Lawlor to testify in Springfield about election commission
As Lake County officials await a judicial ruling that could decide who runs local elections in 2014 and beyond, County Board Chairman Aaron Lawlor on Tuesday will tell state lawmakers why he opposes the creation of a special commission for that task.
Lawlor is set to testify at 10 a.m. before the House Executive Committee in Springfield. The panel is reviewing a bill that would remove a controversial section from a recently adopted election law that sought to create an election commission in Lake County -- and nowhere else.
The Lake County Clerk's office now oversees elections, voter registration and related programs. County Clerk Willard Helander and various county and state officials from both political parties decried the proposal this summer but couldn't stop its passage.
Critics say the law illegally singles out Lake County and takes away voters' rights to choose whom they want to run their elections. Although the legislation doesn't mention Lake County by name, it describes affected counties by population and geography in such a way that it can only apply to Lake.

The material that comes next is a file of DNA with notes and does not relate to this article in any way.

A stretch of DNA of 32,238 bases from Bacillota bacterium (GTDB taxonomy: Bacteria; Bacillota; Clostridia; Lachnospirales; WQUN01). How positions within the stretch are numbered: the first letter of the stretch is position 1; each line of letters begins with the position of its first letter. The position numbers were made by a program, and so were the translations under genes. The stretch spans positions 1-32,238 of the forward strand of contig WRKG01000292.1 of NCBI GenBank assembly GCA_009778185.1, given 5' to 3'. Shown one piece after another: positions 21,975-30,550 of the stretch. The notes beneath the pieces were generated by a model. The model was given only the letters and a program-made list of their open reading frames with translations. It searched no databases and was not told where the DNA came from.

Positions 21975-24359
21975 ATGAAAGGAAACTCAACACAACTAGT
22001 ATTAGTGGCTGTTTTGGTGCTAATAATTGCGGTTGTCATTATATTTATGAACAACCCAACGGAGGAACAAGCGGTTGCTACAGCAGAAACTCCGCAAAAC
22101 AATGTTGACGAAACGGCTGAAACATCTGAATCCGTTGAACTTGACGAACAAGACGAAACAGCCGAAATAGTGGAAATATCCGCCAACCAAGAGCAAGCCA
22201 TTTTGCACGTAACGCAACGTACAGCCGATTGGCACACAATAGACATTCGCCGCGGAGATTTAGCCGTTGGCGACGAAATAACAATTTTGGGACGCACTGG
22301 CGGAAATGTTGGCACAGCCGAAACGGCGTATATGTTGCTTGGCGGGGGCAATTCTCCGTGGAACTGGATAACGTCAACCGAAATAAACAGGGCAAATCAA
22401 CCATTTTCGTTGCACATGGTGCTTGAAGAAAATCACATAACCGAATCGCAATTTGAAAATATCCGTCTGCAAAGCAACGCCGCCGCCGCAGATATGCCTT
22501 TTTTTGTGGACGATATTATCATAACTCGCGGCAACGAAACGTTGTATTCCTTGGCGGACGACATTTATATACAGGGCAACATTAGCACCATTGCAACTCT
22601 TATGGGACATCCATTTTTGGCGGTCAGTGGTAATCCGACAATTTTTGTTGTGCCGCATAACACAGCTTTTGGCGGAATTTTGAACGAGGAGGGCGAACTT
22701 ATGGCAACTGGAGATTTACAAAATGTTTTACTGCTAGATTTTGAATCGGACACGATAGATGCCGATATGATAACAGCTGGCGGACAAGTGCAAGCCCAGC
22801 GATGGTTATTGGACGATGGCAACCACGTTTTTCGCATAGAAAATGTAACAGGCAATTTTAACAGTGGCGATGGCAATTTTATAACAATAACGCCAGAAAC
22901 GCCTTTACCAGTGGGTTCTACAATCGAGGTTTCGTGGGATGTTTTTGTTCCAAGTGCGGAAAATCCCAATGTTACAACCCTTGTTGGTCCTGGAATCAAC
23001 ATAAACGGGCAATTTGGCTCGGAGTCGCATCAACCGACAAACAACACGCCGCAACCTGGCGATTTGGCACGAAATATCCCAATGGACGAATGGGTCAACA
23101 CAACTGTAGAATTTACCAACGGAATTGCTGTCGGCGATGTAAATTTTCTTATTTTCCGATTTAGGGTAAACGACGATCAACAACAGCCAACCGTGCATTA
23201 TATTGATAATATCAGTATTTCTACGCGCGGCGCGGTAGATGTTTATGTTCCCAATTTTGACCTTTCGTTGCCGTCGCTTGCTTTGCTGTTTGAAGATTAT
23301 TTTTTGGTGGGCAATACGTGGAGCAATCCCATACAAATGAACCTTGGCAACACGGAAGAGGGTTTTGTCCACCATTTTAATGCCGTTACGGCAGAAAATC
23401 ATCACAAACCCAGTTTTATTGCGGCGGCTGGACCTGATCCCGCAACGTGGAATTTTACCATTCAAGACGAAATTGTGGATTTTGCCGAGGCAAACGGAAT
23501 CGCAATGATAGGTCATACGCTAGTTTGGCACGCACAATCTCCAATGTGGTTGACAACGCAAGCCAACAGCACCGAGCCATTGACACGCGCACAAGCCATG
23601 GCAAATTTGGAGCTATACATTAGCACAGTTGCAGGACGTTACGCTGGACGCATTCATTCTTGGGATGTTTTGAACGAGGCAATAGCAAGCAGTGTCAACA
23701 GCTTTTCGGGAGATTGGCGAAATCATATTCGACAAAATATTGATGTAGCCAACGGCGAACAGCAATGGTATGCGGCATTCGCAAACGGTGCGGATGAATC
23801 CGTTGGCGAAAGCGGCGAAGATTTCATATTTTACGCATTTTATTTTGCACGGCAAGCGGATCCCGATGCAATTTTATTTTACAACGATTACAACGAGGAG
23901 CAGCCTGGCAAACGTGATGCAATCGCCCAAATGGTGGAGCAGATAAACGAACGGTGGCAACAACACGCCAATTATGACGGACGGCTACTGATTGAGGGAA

Lawlor, a Vernon Hills Republican, sued the state board of elections and Lake County Chief Judge Fred Foreman after Gov. Pat Quinn signed the bill into law.
Kane County Judge David Akemann -- hearing the case because Foreman is a defendant -- issued a temporary restraining order in August to prevent the commission from forming. Akemann could end the matter with a permanent injunction Friday if he decides the provision is unconstitutional.
Lawlor said he's cautiously optimistic Akemann will rule in his favor.
"I feel like we're in a strong position, and hopefully we will have some good news on Friday," Lawlor told the Daily Herald.
While that's happening in court, the House Executive Committee is considering new legislation that would remove the commission-related section from the law. The bipartisan proposal is being sponsored by Republican state Rep. David McSweeney of Barrington Hills. He's working with Democratic state Rep. Scott Drury of Highwood.
Lawlor welcomed the two-pronged attack.
"We're supportive of any action, whether it's through the court or the legislature, that's going to remove this provision," Lawlor said. "I think this is a belt-and-suspenders approach to doing what is right for Lake County. It's an extra safeguard to make sure Lake County is protected."
One member of Lake County's House delegation, Mundelein Republican Ed Sullivan Jr., sits on the committee.
Sullivan voted against the original legislation. Not only does the section improperly target one county, but no lawmaker stepped up to explain why it was added to the broader election package, Sullivan said.
"We asked who put it in there," Sullivan said. "Nobody has asked for this."